More than 80 percent of Baltimore-area residents say they're willing to do "a lot more" to prevent water pollution, but they don't want to pay more taxes to solve the problem, according to a newly released opinion survey.
This suggests an ad campaign to educate people about steps they can take in their personal lives - picking up pet waste, using less lawn fertilizer and stopping littering - could help clean up Baltimore Harbor and the Chesapeake Bay, according to a pair of local environmental groups that commissioned the research.
Changing personal behavior could be more politically palatable than asking the city to pay millions to install trash filters in its storm-water drains to keep floating debris out of the harbor, leaders of the Herring Run Watershed Association and the Jones Falls Watershed Association said.
"People want to solve problems, but they never want to pay for them," said Mary Sloan Roby, executive director of the Herring Run Watershed Association. "The issue has to impact people directly and personally. Are your children going to be safe to play in the water and eat the fish?"
The organizations, along with other groups in the Stormwater Action Coalition, hope to attract government and corporate donations to create an anti-pollution ad campaign.
One goal of the public education campaign is to end ignorance about what happens to rainwater when it washes over city streets.
Eighty-two percent of 800 Baltimore-area residents who were surveyed by phone last summer said they are aware that storm water from streets and parking lots flows into local waterways.
But 17 percent of the people falsely believed that the storm water was treated before it spilled into Baltimore Harbor. In reality, storm water - often full of trash, oil and other pollutants from the streets - flows untreated and mostly unfiltered into the harbor, which leads to the Patapsco River and then the bay.
And 38 percent of those polled don't know what happens to storm water. Only 16 percent knew for certain that storm water is not treated, while 28 percent thought it was probably not treated but weren't sure, according to research for the environmental groups by the Annapolis-based OpinionWorks polling firm.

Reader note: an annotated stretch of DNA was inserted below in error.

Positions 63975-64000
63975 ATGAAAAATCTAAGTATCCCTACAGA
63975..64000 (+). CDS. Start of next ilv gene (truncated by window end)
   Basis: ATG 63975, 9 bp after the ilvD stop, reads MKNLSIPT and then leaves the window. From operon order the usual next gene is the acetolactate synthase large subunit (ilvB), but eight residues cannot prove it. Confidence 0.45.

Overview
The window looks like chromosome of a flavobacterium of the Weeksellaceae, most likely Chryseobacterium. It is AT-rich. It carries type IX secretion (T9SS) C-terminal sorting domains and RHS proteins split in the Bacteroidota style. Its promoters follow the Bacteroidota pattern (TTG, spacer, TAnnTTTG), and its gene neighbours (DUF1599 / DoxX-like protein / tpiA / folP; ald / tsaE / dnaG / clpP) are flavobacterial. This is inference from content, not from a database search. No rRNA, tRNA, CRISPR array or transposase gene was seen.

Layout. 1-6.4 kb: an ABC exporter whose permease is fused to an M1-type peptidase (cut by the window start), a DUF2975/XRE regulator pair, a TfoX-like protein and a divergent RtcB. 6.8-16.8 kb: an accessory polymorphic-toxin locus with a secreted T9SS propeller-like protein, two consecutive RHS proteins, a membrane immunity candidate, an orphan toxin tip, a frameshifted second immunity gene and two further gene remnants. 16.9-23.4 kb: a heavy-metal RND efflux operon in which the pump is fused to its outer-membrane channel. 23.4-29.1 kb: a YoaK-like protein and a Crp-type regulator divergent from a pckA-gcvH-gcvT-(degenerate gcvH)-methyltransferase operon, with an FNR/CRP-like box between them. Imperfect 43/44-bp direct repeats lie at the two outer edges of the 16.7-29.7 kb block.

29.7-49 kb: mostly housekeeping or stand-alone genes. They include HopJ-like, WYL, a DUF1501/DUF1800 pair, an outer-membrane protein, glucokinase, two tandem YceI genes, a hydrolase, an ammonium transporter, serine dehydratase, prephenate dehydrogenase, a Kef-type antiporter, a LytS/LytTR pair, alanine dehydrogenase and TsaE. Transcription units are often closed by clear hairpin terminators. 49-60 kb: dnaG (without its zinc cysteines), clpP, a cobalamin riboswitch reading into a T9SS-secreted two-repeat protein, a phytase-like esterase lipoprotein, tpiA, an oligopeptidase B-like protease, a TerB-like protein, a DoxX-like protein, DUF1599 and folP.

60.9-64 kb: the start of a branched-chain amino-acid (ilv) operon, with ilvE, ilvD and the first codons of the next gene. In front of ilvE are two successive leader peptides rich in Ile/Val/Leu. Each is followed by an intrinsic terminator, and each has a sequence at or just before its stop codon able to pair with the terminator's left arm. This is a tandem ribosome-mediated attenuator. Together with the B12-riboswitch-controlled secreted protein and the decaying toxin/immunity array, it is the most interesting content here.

"People don't understand how watersheds operate, and they don't understand the connection between their lawn and the harbor - but once they get that, they respond," said Steve Raabe, president of OpinionWorks.
Eighty-three percent correctly replied that it would make a "big difference" in cleaning up local waters if they picked up litter and kept their local storm drains clear of debris. Three-quarters of respondents said picking up pet waste would make a "big difference" and 67 percent said that using less fertilizer on their lawns would help a lot.
Eighty-eight percent said they were "very bothered" by floating trash in Baltimore Harbor, which they said was hurting tourism and the economy. "People are emotionally upset about the condition of the harbor," Raabe said. "Many people in authority may underestimate that level of antipathy and shame about the harbor."
But 63 percent of those polled said they would be "very bothered" or "somewhat bothered" to pay more in taxes to clean up water pollution.
During interviews with focus groups concluded by OpinionWorks, several people thought that the floating trash in the harbor is being tossed by tourists - not washed from the streets of Baltimore, which is the source of most harbor trash, Raabe said.
Over the past six years, the city has spent more than $1 million installing filters to catch floating debris as it flows out of storm-water outfalls toward the harbor in Canton, Carroll Park, Hunting Ridge and the Carroll Camden Industrial Area.
New York City has trash-catching systems in its storm-water pipes, and Chicago long ago rerouted its storm-water pipes to direct most rainwater and trash away from that city's waterfront.
Baltimore's four new trash filters have had some success, catching 133,955 pounds of floating debris last year, according to city figures. But the filter in Carroll Park broke earlier this year when it was vandalized.
"If people didn't litter, we wouldn't need any of this" filtering, said Kurt Kocher, spokesman for the city's Department of Public Works.
Halle Van der Gaag, executive director of the Jones Falls Watershed Association, said she doesn't think it's the best solution to spend millions more to build more trash filters.
"I would rather have people change their behavior in their own yards," Van der Gaag said.
She said the local watershed organizations would like to create ads that would persuade people to pick up after their pets, use rain barrels to catch water running off their roofs, spread less fertilizer in their yards, plant trees and stop littering.
The poll was funded by grants from the Keith Campbell Foundation for the Environment, the Rauch Foundation, Abell Foundation and other nonprofit organizations. Its results were to be made public today.